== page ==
Director Henry Corra’s exploration of what New York was in 1977 is quite fantastic and a surprisingly rare chronicle of the political and economic turmoil that ironically bred timeless art and music. As a born and bred Bronxite, 1977 is a mythical year, and a period of the decade that I’ve heard about very often from elder family members. In particular, the night of the infamous black out of New York, my mom and uncle were stuck in the edge of downtown Manhattan and had to brave their way home during the mass looting and rioting. “NY77” garners a very unique tone that balances out the inherent importance of the year, the depressing living conditions of the city, and the obvious fun that was had by most, who managed to endure poverty with laughs and creativity.
Adam Wingard is one of my favorite filmmakers working in film today and he almost always works alongside Simon Barrett, a cuttingly funny and witty man who knows how to churn out a damn good script. Wingard and Barrett pull off some amazing feats together, and “The Guest” is another notch in Wingard’s belt that oddly enough doesn’t get as much mention as his banner horror film “You’re Next.” Granted, I love “You’re Next” and have seen it at least two hundred times since it arrived in theaters, but “The Guest” is such a unique horror thriller with a premise that’s very socially relevant without ever being preachy.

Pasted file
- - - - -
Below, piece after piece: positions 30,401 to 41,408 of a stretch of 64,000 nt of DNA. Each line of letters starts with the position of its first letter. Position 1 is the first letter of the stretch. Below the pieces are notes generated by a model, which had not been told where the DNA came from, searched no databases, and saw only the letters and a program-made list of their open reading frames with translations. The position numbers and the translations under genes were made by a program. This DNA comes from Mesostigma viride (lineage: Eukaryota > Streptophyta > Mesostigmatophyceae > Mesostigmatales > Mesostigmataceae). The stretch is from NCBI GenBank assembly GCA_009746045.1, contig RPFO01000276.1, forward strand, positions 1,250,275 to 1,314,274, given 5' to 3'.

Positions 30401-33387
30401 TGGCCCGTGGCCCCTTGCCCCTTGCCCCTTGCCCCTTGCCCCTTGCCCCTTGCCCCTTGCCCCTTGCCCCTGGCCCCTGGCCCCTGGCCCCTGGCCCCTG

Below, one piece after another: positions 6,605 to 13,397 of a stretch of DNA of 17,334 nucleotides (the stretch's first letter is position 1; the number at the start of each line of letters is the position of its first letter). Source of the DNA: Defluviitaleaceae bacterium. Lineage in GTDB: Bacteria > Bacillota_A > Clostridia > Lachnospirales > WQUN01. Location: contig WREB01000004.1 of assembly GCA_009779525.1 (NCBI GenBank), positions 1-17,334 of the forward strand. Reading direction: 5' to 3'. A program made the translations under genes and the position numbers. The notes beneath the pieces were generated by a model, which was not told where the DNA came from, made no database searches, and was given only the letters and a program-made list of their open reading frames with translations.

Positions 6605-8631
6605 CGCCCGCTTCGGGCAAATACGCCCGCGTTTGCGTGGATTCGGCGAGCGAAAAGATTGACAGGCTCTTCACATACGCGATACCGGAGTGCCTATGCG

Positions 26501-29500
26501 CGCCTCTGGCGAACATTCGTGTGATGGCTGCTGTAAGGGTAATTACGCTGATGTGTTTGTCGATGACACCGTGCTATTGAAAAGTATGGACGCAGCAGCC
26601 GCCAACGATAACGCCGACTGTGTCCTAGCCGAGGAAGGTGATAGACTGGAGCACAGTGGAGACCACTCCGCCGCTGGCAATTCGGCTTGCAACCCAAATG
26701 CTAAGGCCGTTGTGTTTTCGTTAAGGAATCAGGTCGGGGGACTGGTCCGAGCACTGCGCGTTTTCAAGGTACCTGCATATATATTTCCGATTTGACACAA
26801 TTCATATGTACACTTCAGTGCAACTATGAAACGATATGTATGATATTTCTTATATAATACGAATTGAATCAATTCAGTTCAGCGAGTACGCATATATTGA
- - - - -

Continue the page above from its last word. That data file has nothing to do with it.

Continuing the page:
Leon is a hit man, the best hit man working for Tony. He kills without a sound, without any emotion, he has only one rule “no woman, no child”, he’s the perfect hit man. Leon lives in the same building as Mathilda and her dysfunctional family. Mathilda’s father is a drug-dealer who does not care much, her stepmom does not seem to like her much, and her big sister seems to hate her. Mathilda’s sole solace is her younger brother, whom she loves very dearly. Comes in New York City’s crooked DEA, Norman Stansfield, who hired Mathilda’s father as a drug dealer. After the drugs are found to have been cut, Stansfield demands an answer as to how this has happened by 12 noon the next day.
Dobermann follows the title character (Vincent Cassel) and his group of bank robbers as they evade the law and particularly a maniacal cop, Cristini (Tcheky Karyo). The tone of the movie is set right away with the opening sequence, at the end of which a gun is given to a baby at his Baptism. The rest of the story, based on cop novel, is fairly simple; bad guys versus good guys, or is it?